Records for Lunatic Asylums

Discussion in 'Institutions' started by Sheryl B, Apr 5, 2016.

  1. Sheryl B

    Sheryl B Member

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    Hi Everyone,
    I have been blessed to be researching a clergyman with the totally searchable name of Robinson Shuttleworth Barton! I have traced him in the records to having been admitted to three asylums from 1846 - 1854, multiple times in one case. I am interested in finding out if there are admission records for the following "private" asylums: Kensington House, London; Moorcroft House at Hillingdon near Uxbridge and Hayes Park Asylum in Middlesex. I would appreciate any and all information that people may have about the availability of records of any kind about his admission to these hospitals.
    Regards to you all,
    Sheryl Baron
     
  2. Daft Bat

    Daft Bat Administrator. Chief cook & bottle washer! Staff Member

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    Hi Sheryl,

    It looks like the London Metropolitan Archives would be your best bet for a starting point.

    However, when it comes to Asylums, the studymore website is a fantastic resource and I found the following:

    Kensington House -
    Code:
    http://studymore.org.uk/3_06.htm#KensingtonHouse
    Moor Croft House -
    Code:
    http://studymore.org.uk/3_06.htm#StilwellHouses
    Hayes Park -
    Code:
    http://studymore.org.uk/3_06.htm#Hayes
    I hope that these help. :)
     
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  3. MollyMay

    MollyMay Knows where to find the answers!

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    Moorcroft house is still standing (and was converted to flats in the last 5 or so years). The Stilwell family owned Moorcroft house and originally opened for female patients. The Stilwells are still remembered around here and had operated a benevolent 'care' system.
    Hayes Park (and large Estate, including a muntjac deer colony) is also still around and is the Headquarters for Heinz (of beans and soup fame).

    Next time I am in Uxbridge, it will not be for a week or so, (or you can email them archives@hillingdon.gov.uk) I can ask if they have any info on the residents of the two asylums.
     
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  4. Sheryl B

    Sheryl B Member

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    Thanks so much Jan, this will provide some excellent reading for me!
     
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  5. Sheryl B

    Sheryl B Member

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    I will take a look at this and maybe let you know if there is anything that you could take a look at for me! Thanks so much for your help!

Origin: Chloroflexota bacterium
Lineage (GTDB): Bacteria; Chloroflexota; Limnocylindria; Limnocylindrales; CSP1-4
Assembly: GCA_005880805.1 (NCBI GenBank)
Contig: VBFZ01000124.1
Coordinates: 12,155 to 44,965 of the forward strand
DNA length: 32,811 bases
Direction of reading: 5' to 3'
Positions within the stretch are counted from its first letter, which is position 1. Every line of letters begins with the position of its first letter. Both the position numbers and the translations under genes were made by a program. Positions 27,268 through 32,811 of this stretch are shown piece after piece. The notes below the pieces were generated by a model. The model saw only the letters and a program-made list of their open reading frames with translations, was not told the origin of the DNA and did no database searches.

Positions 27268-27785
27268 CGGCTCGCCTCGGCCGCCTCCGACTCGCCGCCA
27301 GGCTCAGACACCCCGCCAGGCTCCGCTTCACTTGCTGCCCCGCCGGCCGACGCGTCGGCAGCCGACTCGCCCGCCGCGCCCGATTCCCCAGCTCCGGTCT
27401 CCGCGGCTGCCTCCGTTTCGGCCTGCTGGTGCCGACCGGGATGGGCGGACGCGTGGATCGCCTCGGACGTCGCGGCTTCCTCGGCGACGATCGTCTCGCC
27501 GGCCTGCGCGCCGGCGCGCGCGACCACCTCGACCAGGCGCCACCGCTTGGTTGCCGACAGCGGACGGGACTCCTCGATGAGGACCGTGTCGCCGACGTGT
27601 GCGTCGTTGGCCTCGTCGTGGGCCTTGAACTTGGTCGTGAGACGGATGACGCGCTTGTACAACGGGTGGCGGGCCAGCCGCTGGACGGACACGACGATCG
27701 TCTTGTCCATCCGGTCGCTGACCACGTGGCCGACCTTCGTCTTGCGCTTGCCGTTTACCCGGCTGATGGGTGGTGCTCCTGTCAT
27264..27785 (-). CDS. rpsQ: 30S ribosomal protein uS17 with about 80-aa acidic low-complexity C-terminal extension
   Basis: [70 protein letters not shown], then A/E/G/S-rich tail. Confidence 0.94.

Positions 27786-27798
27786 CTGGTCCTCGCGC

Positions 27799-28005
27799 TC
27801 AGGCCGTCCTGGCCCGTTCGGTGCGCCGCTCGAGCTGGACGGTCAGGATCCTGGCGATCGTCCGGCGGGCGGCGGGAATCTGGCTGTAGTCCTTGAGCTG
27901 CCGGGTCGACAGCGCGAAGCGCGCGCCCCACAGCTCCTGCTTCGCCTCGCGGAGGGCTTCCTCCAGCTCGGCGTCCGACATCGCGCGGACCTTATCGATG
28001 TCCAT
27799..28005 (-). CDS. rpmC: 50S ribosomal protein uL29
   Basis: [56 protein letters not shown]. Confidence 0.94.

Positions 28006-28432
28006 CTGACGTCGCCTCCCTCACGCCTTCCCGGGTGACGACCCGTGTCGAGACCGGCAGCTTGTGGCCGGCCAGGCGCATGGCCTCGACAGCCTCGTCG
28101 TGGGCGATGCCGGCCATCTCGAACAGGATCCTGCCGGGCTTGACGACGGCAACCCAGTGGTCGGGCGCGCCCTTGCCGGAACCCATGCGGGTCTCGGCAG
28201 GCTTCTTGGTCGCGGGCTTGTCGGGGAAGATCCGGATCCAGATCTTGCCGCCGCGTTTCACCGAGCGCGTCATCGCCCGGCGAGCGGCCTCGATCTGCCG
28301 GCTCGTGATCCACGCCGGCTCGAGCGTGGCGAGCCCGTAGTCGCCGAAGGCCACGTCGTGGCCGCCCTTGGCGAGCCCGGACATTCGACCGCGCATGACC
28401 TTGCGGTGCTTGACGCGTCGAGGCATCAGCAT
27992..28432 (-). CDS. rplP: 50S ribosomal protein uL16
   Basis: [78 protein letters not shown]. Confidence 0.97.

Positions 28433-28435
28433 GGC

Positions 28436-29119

Regards
    Sheryl
     
  6. MollyMay

    MollyMay Knows where to find the answers!

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    If there is anything local or at the library/archive let me know and I will go and look (do not pay for the archive to send anything, as I can go and do it for you):).
     
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  7. Sheryl B

    Sheryl B Member

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    Hi again Mollymay! I have found a book in the local library in Hillingon that it might be good to get a look at:
    Uxbridge Library Reference book 30112011835318 MD14:MS HISTORIES
    on shelf in Local Studies Room. This book is called "Moorcroft: the history of the house and its inhabitants" and is written by Ian C. Davis. This may lead off into some detail about where archival material might be held??
    This reference, which is photocopied, might also hold some leads:
    Uxbridge Library Photocopy 30112023992065 HILLINGDON
    on shelf in Local Studies Room. This reference is called
    "A short account of Moorcroft, past and present" Author: Cole, R.H.
     
  8. MollyMay

    MollyMay Knows where to find the answers!

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    I will try and get to the library on Saturday (I know the study room is open then) and have a look for you - thanks for the references it will make it simpler to locate them.
     
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  9. MollyMay

    MollyMay Knows where to find the answers!

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    Ancestry have UK Lunacy Patient Admission Register (from the LMA)

    Robinson Shuttleworth Barton has these entries

    5/9/1846 - 4/11/1846 Kensington House (dr Philp) on discharge 'relieved'
    26/4/1848 - 31/8/1848 Moorcroft (A Stilwell) on discharge 'cured'
    28/5/1852 - 9/7/1852 Moorcroft on discharge 'cured'
    9/1/1853 - 18/2/1853 Hayes Park on discharge 'cured'
    26/7/1854 - 18/9/1854 Moorcroft on discharge 'cured'

    Hopefully we can find out more details.
     
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  10. Sheryl B

    Sheryl B Member

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    This was the detail that I had uncovered and there is more in newspapers to suggest that there were serious mental health issues -- swearing and profanity towards workmen working on the Rectory during renovations, 2 X fires in the rectory -- all prior to his first admission to Kensington House in 1846. As early as 1841 there are signs that all is not well. It would be excellent if there were any patient records still in existence to see what was going on for this man of the cloth!!
    Incidentally, added in to the list of five admissions that you located above there is another from 21/4/1849 - 26 July 1849 Moorcroft "cured", so there are six separate incidences of admission and discharge. This might just be useful as you search for any further details.
    Thanks so much for your interest in piecing together life for this man!
     
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  11. Sheryl B

    Sheryl B Member